Common Core: High School - Statistics and Probability : Expected Payoff for a Game of Chance: CCSS.Math.Content.HSS-MD.B.5a

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Example Questions

Example Question #1 : Expected Payoff For A Game Of Chance: Ccss.Math.Content.Hss Md.B.5a

The Witches' Duel is a game of chance. On each turn, there are four possible outcomes:

You earn 1 point with probability .2, and you lose 1 point with probability .3.

You earn 5 points with probability .35, and you lose 5 points with probability .15.

On average, how many points do you earn on each turn?

Possible Answers:

3.2 points

2.1 points

0.9 points

1.4 points

3.5 points

Correct answer:

0.9 points

Explanation:

 

 

 

Example Question #2 : Expected Payoff For A Game Of Chance: Ccss.Math.Content.Hss Md.B.5a

A state lottery is holding a million dollar raffle and each ticket has the following odds of being a winner:

Which of the following choices best represents the price where tickets would start costing too much to play and expect to make money over the long run?

Possible Answers:

Correct answer:

Explanation:

This substandard specifically relates to calculating the expected payoff of a game of chance (e.g. the expected winnings from a state lottery or a game at a fast-food restaurant). In this standard, you will be asked to calculate the expected value of a payoff of a game in order to determine whether or not it is worth playing. In this manner, students’ will learn how probabilities can inform their decisions to enhance winnings or avoid losses at games of chance. This standard relies on an understanding of probabilities as well as the expected means formula. First, we will discuss probabilities in a general sense.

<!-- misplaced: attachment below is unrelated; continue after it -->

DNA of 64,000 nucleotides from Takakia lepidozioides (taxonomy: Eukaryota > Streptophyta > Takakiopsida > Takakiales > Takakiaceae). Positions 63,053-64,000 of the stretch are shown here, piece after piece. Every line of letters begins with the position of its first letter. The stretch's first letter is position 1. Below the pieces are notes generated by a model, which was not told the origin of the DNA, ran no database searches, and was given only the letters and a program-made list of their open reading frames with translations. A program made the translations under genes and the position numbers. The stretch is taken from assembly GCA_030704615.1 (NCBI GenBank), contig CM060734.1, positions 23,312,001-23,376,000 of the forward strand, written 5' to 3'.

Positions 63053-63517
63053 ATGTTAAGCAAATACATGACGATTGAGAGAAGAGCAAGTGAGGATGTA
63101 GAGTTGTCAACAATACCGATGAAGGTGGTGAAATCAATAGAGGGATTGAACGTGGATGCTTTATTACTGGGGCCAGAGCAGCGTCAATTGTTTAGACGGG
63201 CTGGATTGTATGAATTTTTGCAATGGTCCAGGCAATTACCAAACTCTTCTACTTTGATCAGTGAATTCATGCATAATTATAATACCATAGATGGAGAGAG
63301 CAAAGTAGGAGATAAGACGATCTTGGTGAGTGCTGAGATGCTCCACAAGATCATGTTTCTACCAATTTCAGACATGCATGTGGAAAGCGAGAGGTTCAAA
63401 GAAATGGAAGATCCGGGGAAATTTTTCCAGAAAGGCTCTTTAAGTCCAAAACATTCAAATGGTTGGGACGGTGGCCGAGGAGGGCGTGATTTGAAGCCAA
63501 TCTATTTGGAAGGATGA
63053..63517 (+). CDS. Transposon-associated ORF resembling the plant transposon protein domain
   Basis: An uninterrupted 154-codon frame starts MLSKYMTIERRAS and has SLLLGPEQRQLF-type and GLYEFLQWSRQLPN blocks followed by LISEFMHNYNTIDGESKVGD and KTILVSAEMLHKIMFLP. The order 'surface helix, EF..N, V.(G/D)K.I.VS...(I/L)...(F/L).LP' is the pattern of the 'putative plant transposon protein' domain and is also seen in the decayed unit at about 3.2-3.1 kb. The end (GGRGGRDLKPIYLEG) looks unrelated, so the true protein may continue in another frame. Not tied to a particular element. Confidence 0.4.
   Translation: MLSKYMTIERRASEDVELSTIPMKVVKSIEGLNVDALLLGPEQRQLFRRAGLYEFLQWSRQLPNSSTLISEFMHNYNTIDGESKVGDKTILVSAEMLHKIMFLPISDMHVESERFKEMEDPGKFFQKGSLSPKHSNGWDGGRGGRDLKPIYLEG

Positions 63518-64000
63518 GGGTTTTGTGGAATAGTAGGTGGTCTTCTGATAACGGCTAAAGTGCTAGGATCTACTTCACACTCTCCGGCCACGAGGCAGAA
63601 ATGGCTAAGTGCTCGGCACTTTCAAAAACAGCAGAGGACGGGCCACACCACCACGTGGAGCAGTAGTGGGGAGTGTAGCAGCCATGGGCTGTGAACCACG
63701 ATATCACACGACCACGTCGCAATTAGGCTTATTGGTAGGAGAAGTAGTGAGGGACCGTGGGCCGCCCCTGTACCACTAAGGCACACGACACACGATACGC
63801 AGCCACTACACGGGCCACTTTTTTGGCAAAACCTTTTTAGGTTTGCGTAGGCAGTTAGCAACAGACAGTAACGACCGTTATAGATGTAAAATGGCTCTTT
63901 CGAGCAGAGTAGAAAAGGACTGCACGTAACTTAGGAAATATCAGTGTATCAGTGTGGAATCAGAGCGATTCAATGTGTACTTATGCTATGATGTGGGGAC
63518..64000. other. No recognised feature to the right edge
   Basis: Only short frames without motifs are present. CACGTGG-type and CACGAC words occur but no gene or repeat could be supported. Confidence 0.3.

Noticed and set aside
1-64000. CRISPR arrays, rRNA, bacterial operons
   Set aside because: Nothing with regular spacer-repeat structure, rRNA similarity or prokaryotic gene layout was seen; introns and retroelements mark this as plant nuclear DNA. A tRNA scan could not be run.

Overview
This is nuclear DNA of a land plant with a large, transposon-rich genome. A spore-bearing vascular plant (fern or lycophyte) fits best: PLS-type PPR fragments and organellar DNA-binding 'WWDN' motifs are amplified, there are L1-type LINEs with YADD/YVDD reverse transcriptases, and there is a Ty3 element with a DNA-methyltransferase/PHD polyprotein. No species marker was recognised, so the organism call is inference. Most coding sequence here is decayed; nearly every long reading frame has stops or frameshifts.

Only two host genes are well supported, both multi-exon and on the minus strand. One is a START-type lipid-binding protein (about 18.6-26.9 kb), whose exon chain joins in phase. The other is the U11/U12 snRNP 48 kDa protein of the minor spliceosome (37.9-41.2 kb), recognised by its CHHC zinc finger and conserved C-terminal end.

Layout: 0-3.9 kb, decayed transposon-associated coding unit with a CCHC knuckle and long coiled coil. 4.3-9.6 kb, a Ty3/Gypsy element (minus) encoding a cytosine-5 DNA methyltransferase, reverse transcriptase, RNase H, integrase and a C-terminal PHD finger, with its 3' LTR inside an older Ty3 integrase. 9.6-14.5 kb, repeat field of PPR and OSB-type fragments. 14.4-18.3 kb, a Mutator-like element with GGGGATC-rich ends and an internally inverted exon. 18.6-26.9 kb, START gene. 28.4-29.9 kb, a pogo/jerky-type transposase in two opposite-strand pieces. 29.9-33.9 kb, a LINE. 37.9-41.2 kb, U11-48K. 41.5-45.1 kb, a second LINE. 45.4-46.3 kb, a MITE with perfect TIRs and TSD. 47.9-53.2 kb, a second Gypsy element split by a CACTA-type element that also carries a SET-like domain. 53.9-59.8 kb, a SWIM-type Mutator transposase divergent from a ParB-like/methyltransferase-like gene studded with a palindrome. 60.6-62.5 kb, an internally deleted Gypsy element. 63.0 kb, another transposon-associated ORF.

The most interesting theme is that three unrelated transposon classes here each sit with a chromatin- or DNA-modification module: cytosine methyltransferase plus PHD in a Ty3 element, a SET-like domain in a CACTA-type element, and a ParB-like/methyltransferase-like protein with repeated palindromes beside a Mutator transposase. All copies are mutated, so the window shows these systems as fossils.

A probability is generally defined as the chances or likelihood of an event occurring. It is calculated by identifying two components: the event and the sample space. The event is defined as the favorable outcome or success that we wish to observe. On the other hand, the sample space is defined as the set of all possible outcomes for the event. Mathematically we calculate probabilities by dividing the event by the sample space:

Let's use a simple example: the rolling of a die. We want to know the probability of rolling a one. We know that the sample space is six because there are six sides or outcomes to the die. Also, we know that there is only a single side with a value of one; therefore,

Now, let's convert this into a percentage:

Probabilities expressed in fraction form will have values between zero and one. One indicates that an event will definitely occur, while zero indicates that an event will not occur. Likewise, probabilities expressed as percentages possess values between zero and one hundred percent where probabilities closer to zero are unlikely to occur and those close to one hundred percent are more likely to occur.